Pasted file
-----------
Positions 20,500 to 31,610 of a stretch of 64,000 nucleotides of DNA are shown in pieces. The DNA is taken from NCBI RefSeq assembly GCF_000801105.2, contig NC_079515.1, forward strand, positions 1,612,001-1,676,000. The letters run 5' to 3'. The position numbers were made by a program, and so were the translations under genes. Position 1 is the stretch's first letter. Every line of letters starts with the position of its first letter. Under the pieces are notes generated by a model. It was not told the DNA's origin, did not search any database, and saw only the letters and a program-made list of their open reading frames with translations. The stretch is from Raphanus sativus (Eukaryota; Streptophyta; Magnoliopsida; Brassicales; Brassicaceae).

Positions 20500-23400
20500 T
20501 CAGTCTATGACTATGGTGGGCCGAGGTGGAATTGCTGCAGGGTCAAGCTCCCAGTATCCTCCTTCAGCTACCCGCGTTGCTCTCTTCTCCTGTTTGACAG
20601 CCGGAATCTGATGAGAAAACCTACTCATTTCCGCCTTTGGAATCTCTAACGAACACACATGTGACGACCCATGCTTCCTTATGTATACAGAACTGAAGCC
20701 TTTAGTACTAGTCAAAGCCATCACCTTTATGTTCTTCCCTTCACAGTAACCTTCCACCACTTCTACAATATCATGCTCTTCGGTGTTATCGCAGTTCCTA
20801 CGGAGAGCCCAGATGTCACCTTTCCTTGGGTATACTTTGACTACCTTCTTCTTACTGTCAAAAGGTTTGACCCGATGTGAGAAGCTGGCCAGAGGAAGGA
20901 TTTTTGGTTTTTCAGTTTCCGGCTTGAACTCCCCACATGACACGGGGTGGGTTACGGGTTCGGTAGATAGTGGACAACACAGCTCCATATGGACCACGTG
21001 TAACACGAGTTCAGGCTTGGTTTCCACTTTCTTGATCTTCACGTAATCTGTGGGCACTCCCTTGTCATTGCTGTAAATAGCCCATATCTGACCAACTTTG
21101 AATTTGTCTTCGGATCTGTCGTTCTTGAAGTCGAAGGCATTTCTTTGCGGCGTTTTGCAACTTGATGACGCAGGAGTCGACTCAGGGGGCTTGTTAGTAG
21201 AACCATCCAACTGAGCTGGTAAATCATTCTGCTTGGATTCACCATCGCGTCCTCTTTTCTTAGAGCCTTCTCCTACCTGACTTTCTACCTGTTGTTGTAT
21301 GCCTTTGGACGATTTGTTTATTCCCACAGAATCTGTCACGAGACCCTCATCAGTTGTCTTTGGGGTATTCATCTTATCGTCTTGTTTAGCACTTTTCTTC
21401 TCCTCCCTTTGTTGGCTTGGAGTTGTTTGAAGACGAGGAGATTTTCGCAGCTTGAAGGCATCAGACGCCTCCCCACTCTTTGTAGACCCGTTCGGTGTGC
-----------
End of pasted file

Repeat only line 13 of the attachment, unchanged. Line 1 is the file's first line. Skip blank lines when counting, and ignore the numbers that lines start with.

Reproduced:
21401 TCCTCCCTTTGTTGGCTTGGAGTTGTTTGAAGACGAGGAGATTTTCGCAGCTTGAAGGCATCAGACGCCTCCCCACTCTTTGTAGACCCGTTCGGTGTGC